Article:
Only CBS Reports on Salary Gap Between Public and Private Employees

Salary Gap Graph, CBS While ABC and NBC ignored a Monday USA Today report that found a significant gap in compensation between public and private sector employees, on Tuesday's CBS Evening News, correspondent Sharyl Attkisson provided a full story: "While many Americans have suffered pay cuts or job losses, one group is bucking the trend – federal workers."

Attkisson described how the "analysis finds that federal employees have gotten bigger pay and benefit increases than private employees for nine years straight." She cited numbers from the report: "Federal salaries have grown 33% faster than inflation. Their pay and benefits average $123,000, up 37% since 2000. Private workers average $61,000, up just 8.8% over the same time."

In addition, Attkisson included a sound bite from Cato Institute budget analyst Tad Dehaven: "So you have Wall Street, you have big oil, and now you have federal civilians." She went to note: "And the bonuses are flowing. CBS News has learned your tax dollars funded $95.8 million in airport security TSA bonuses last year. A $35,000 bonus to the head of the agency."

In concluding her report, Attkisson gave the public sector perspective: "Defenders of federal salaries say they reflect the higher skills and education often required for their jobs and many are paid more because they've stuck with their jobs so long." She added: "President Obama has ordered a freeze on bonuses for 3,000 political appointees and is asking for the smallest pay hike in more than a decade for 2 million other federal workers, 1.4%."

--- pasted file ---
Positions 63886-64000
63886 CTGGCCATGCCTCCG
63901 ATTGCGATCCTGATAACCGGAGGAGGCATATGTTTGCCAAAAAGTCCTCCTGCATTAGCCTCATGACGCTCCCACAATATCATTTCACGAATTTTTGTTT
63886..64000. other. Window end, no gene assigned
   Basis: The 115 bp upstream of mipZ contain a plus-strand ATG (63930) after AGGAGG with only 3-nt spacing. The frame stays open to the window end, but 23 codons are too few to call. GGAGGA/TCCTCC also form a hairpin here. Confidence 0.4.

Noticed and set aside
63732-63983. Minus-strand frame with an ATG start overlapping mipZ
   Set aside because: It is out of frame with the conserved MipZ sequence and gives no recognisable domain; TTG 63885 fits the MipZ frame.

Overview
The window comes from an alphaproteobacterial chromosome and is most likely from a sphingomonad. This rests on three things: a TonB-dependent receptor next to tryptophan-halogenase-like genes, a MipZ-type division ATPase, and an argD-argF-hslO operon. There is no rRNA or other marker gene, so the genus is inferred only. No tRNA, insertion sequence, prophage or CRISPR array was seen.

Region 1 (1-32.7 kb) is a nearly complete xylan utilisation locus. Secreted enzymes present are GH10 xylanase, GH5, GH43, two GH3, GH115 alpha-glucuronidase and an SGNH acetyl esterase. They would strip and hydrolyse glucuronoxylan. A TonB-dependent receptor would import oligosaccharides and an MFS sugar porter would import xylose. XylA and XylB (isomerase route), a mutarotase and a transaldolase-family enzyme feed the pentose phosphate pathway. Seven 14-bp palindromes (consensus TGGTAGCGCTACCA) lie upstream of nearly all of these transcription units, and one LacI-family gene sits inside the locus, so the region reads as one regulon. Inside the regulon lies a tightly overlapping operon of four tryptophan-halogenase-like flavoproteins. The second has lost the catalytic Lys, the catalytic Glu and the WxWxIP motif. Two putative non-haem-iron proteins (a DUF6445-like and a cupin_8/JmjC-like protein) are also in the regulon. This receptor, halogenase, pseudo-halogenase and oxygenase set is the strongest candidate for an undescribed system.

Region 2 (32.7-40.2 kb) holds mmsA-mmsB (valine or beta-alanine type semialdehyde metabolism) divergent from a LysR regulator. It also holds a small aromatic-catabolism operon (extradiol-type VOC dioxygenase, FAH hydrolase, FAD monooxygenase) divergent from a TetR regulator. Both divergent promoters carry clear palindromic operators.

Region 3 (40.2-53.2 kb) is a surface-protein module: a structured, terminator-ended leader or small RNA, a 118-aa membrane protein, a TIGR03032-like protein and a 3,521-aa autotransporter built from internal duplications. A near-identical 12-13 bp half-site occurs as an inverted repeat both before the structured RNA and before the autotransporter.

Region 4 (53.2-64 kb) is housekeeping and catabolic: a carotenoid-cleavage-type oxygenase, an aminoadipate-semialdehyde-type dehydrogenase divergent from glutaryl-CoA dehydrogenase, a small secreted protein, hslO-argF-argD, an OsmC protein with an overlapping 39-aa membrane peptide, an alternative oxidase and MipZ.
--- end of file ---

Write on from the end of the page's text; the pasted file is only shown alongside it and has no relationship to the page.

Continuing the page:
Given that the poor economy, government spending, and the deficit are key issues in the midterm elections, it's interesting that neither ABC or NBC deemed a story about overpaid government workers to be worthy of coverage.

Here is a full transcript of Attkisson's August 10 report:
6:39PM ET

KATIE COURIC: For those fortunate enough to have a job in this tough economy, there's a growing gap in salary between government employees and those who work in the private sector. More on that now from Sharyl Attkisson.

SHARYL ATTKISSON: While many Americans have suffered pay cuts or job losses, one group is bucking the trend – federal workers. A USA Today analysis finds that federal employees have gotten bigger pay and benefit increases than private employees for nine years straight.

UNIDENTIFIED FEMALE: It made me think, man, I should be a federal employee.

ATTKISSON: Federal salaries have grown 33% faster than inflation. Their pay and benefits average $123,000, up 37% since 2000. Private workers average $61,000, up just 8.8% over the same time.

TAD DEHAVEN [BUDGET ANALYST, CATO INSTITUTE]: So you have Wall Street, you have big oil, and now you have federal civilians.

ATTKISSON: And the bonuses are flowing. CBS News has learned your tax dollars funded $95.8 million in airport security TSA bonuses last year. A $35,000 bonus to the head of the agency.

UNIDENTIFIED MALE: They're really overpaid.

UNIDENTIFIED MALE: Right now everything should be – should be a freeze across the board until we really get the economy back up and running.

ATTKISSON: Federal employees see things differently.

UNIDENTIFIED MALE: I definitely don't think I'm being paid too much.

UNIDENTIFIED FEMALE: I think I'm paid a fair wage, definitely.

ATTKISSON: Defenders of federal salaries say they reflect the higher skills and education often required for their jobs and many are paid more because they've stuck with their jobs so long.

UNIDENTIFIED FEMALE: I've been working for the government 21 years.

ATTKISSON: President Obama has ordered a freeze on bonuses for 3,000 political appointees and is asking for the smallest pay hike in more than a decade for 2 million other federal workers, 1.4%. Katie?

COURIC: Sharyl Attkisson. Sharyl, thank you very much.
Kyle Drennen
Kyle Drennen
Kyle Drennen is a News Analyst for MRC